There was an article recently on MailOnline which touched upon a subject that greatly interests me.
The article, by Sara Finlay, tells the story of father-of-two Fitness Trainer Lawrence Price (pictured) who is an advocate of focused and efficient exercise.
According to Price, there is no need to spend large amounts of time in the gym, when what he terms 'NEAT' (or 'Non-Exercise Activity Thermogenesis') workouts can achieve better outcomes at a fraction of the time spent by some gym bunnies when exercising.
I’m not that a gym bunny myself (I’m more of a fitness fox), but I do support Price’s approach here. From my perspective, when training clients and working out I regularly see people spending huge amounts of time exercising and sometimes complaining about how frustrated they feel at the lack of progress they are making in the gym.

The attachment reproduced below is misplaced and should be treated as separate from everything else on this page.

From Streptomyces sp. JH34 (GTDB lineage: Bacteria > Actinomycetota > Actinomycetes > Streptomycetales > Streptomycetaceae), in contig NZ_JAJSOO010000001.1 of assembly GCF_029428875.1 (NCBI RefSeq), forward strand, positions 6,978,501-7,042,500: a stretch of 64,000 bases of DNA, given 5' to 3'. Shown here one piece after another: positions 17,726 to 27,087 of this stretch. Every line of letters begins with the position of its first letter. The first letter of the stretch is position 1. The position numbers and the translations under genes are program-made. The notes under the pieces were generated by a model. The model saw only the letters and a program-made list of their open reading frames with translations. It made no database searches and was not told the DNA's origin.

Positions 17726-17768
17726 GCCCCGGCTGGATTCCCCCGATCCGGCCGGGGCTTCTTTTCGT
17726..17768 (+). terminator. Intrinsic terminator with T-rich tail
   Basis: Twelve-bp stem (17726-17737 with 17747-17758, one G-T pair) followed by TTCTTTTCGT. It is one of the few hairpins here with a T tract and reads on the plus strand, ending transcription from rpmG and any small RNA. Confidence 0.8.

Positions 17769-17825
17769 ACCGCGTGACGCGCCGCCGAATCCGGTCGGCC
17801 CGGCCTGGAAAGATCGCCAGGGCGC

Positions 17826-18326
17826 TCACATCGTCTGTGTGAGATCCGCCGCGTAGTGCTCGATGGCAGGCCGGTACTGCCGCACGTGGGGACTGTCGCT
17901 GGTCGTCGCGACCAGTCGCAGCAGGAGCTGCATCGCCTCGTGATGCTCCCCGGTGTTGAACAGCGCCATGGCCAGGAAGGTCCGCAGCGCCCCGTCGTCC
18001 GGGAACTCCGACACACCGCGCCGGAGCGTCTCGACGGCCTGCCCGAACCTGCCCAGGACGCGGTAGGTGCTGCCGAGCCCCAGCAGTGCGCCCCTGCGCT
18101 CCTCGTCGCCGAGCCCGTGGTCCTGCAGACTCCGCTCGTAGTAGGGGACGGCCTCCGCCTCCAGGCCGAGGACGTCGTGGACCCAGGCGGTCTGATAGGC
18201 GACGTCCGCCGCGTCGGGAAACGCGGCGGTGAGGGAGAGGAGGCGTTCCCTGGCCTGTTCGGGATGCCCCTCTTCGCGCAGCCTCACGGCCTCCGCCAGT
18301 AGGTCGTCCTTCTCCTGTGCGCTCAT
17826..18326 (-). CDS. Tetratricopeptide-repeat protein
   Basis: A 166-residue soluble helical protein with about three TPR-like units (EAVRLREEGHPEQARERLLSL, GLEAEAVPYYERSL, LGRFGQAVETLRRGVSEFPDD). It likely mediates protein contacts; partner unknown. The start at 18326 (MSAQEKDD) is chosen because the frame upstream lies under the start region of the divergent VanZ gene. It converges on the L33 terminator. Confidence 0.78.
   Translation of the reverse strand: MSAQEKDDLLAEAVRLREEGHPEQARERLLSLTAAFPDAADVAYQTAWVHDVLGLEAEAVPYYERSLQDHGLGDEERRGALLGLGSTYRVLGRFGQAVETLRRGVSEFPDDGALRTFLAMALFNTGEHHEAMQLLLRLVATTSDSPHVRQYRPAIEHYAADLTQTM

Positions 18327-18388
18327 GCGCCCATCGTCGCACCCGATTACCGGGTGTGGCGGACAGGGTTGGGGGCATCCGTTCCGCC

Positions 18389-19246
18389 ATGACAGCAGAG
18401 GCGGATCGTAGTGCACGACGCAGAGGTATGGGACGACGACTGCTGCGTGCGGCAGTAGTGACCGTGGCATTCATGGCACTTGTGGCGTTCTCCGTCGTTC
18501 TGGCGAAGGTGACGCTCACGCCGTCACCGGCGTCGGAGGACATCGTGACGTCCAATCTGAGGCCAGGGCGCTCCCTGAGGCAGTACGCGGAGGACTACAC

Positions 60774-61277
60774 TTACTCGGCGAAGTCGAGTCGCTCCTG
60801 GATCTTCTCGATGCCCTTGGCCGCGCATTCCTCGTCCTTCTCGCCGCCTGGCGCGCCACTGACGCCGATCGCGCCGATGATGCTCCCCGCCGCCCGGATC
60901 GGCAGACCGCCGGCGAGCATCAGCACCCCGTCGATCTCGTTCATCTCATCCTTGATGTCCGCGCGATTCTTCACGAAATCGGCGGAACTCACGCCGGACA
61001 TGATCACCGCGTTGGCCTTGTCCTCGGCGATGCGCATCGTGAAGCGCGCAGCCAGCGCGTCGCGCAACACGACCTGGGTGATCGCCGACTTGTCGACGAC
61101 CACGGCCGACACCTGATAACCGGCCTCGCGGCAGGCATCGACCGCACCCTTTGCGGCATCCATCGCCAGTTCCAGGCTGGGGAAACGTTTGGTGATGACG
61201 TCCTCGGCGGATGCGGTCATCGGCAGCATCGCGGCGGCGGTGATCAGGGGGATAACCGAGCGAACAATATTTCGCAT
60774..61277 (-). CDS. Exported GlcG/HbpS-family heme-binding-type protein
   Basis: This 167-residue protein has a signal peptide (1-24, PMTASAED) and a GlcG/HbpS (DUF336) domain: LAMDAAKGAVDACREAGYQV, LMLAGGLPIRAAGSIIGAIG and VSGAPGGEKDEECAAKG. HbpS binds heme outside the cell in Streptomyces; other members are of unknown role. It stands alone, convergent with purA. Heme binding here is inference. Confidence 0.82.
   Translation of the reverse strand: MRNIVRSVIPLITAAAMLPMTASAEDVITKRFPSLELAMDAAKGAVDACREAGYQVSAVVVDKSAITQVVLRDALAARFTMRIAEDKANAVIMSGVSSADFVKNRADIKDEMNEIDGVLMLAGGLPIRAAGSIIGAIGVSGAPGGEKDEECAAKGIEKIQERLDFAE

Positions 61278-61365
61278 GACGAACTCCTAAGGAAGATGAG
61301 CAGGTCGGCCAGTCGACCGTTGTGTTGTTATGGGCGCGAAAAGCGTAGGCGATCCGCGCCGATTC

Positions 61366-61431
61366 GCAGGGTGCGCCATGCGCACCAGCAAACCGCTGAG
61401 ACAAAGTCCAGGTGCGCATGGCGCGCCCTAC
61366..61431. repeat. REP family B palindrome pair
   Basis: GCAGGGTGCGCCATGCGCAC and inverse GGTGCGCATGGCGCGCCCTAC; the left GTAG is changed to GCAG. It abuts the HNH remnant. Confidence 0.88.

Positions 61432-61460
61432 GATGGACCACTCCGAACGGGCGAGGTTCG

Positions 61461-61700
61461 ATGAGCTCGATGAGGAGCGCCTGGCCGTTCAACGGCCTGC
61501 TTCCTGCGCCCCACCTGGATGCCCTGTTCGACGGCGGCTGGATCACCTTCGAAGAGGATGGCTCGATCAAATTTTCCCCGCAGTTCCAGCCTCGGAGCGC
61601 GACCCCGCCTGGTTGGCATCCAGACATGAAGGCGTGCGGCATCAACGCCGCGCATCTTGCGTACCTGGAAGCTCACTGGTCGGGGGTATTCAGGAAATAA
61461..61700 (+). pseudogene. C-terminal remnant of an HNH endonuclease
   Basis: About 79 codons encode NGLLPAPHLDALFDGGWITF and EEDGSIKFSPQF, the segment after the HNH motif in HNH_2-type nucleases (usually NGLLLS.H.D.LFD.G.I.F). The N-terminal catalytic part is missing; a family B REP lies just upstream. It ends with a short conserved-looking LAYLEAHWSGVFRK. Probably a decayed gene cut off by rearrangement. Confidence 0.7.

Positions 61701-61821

Which to my mind is not surprising.
As an alternative to this way of working out, Price (above) points to exercises that can be undertaken in shorter periods of time and, judging by the photographs of him in the MailOnline article, they seem to be having the right effect.
Of course, all people are unique, have different physiologies, diets, genes and life pressures, so how a person appears physically is almost certainly not down to one set of inputs or circumstances.
But one thing I think we can all take from Price’s approach is that analysing what we want as fitness outputs from our exercise and dietary inputs is vital.
And in that equation, the correct ratio of time + energy is crucial in delivering positive outcomes and the kind of aesthetic payoffs we desire when we embark on any exercise programme.
So, want to get the best from a workout? Then plan for what you want to achieve, over what period of time, and put together an exercise programme that delivers measurable results using the right amount of energy.
Which, if thought through intelligently, can also require only reasonable modest amounts of input used to the maximum of effects.